Neural prosthetic devices, which include small electrode arrays implanted in the brain, can allow paralyzed patients to control the movement of a robotic limb, whether that limb is attached to the individual or not. In May 2015, researchers at Caltech, USC, and Rancho Los Amigos National Rehabilitation Center reported the first successful clinical trial of such an implant in a part of the brain that translates intention—the goal to be accomplished through a movement (for example, “I want to reach to the water bottle for a drink”)—into the smooth and fluid motions of a robotic limb. Now, the researchers, led by Richard Andersen, the James G. Boswell Professor of Neuroscience, report that individual neurons in that brain region, known as the posterior parietal cortex (PPC), encode entire hand shapes which can be used for grasping—as when shaking someone’s hand—and hand shapes not directly related to grasping, such as the gestures people make when speaking.
Most neuroprostheses are implanted in the motor cortex, the part of the brain controlling limb motion. But the movement of these robotic arms are jerky, probably due to the complicated mechanics for controlling muscle movement. Having eliminated that problem by implanting the device in the PPC, the brain region that encodes the intent, led Andersen and colleagues to further investigate the role specific neurons play in this part of the brain.
The research appears in the November 18 issue of the Journal of Neuroscience.
“The human hand has the ability to do numerous complex operations beyond just grasping,” says Christian Klaes, a postdoctoral fellow at Caltech and first author of the paper. “We gesture when we speak, we manipulate objects, we use sign language to communicate with the hearing impaired. Tetraplegic patients rate hand and arm function to be of the highest importance to have better control over their environment. So our ultimate goal is to improve the range of neuroprostheses using control signals from the PPC.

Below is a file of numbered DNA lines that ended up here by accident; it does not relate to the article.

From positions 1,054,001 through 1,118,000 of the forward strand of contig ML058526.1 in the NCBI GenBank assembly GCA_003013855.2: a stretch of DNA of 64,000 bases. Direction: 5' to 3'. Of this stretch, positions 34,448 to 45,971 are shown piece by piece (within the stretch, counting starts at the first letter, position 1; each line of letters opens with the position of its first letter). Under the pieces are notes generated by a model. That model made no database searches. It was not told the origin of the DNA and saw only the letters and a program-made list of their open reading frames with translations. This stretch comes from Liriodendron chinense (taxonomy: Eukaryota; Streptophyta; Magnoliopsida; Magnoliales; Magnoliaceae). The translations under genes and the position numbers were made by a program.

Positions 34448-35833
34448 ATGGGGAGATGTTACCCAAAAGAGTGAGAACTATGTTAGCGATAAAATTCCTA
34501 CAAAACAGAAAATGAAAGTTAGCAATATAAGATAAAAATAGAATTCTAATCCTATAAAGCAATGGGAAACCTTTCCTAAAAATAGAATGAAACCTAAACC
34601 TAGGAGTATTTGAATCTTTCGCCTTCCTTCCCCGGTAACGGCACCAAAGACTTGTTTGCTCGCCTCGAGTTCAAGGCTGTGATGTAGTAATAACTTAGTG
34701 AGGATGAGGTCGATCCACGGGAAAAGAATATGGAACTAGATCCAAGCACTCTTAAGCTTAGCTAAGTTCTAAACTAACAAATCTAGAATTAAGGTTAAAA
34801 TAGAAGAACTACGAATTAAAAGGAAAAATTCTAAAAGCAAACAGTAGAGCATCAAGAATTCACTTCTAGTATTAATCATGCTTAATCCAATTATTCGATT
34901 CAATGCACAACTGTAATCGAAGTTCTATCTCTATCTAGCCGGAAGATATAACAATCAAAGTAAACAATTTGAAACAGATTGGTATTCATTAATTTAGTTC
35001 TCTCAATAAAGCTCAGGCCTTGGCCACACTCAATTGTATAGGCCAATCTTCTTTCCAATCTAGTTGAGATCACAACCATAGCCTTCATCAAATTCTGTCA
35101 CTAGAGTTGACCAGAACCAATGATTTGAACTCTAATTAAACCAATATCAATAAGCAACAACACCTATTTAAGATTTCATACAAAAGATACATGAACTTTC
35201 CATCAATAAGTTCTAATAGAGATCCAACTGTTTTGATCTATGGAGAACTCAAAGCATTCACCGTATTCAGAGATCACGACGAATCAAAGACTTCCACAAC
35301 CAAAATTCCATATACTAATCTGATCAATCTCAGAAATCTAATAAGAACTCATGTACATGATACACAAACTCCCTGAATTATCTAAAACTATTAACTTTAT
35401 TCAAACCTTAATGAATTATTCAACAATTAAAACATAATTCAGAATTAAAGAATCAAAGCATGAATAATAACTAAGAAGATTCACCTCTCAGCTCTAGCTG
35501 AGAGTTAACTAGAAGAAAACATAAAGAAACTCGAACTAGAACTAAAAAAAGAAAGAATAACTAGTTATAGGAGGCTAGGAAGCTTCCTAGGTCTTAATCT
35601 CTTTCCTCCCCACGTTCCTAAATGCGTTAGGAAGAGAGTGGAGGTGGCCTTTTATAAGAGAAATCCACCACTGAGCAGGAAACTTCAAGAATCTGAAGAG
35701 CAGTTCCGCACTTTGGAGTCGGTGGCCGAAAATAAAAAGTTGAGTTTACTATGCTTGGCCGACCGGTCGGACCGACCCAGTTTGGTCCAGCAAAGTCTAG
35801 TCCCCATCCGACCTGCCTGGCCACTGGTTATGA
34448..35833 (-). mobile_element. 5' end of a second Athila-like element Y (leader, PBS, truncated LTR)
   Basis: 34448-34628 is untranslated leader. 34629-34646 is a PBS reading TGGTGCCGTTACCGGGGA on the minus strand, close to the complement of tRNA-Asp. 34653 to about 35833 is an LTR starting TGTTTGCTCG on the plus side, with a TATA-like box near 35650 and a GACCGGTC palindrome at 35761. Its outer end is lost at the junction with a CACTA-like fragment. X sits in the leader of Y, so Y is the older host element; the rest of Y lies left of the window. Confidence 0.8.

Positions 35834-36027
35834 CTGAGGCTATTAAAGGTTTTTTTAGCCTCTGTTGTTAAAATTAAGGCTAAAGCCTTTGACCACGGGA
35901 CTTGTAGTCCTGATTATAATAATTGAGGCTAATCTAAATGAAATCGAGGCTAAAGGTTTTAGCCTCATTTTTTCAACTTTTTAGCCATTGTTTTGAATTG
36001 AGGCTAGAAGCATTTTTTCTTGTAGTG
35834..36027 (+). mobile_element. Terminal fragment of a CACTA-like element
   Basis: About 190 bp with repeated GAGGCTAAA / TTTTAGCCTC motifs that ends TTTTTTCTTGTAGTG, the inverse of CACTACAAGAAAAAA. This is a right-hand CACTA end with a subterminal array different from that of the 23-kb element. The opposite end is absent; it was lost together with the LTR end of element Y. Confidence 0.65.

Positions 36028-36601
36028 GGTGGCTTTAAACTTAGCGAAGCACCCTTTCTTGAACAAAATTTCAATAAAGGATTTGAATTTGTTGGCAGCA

“The more precisely we can identify individual neurons involved with hand movements, the better the capability these robotic devices will provide. Ultimately, we hope to mimic in a robotic hand the same freedom of movement of the human hand.”
In the study, the researchers used the rock-paper-scissors game and a variation, rock-paper-scissors-lizard-Spock. The game, says Andersen, is “perfect” for this kind of research. “The addition of a lizard, depicted as a cartoon image of a lizard, and Spock—a picture of Leonard Nimoy in character—was to increase the repertoire of possible hand shapes available to our tetraplegic participant, Erik G. Sorto, whose limbs are completely paralyzed. We assigned a pinch gesture for the lizard and a spherical shape for Mr. Spock.”
The game was played in two phases, first rock-paper-scissors and then the expanded game with the lizard and Spock. In the task, Sorto was briefly shown an object on a screen that corresponded to one of the hand shapes—for example, a picture of a rock or Mr. Spock. The image was followed by a blank screen, and then text appeared instructing Sorto to imagine making the corresponding hand shape with his right hand—a fist for the rock, an open hand for paper, a scissors gesture for scissors, a pinch for the lizard, and a spherical shape (loosely analogous to the Vulcan salute) for Spock—and to say which visual image he had seen, as the neuroprosthetic device recorded the activity of neurons in the PPC.
The researchers were able to identify single neurons in the PPC that fired when Sorto was presented with an image of an object to be grasped—a rock, say—and identified a nearly completely separate class of neurons that responded when Sorto engaged in motor imagery (the mental planning and imagined execution of a movement without the subject actually trying to move the limb).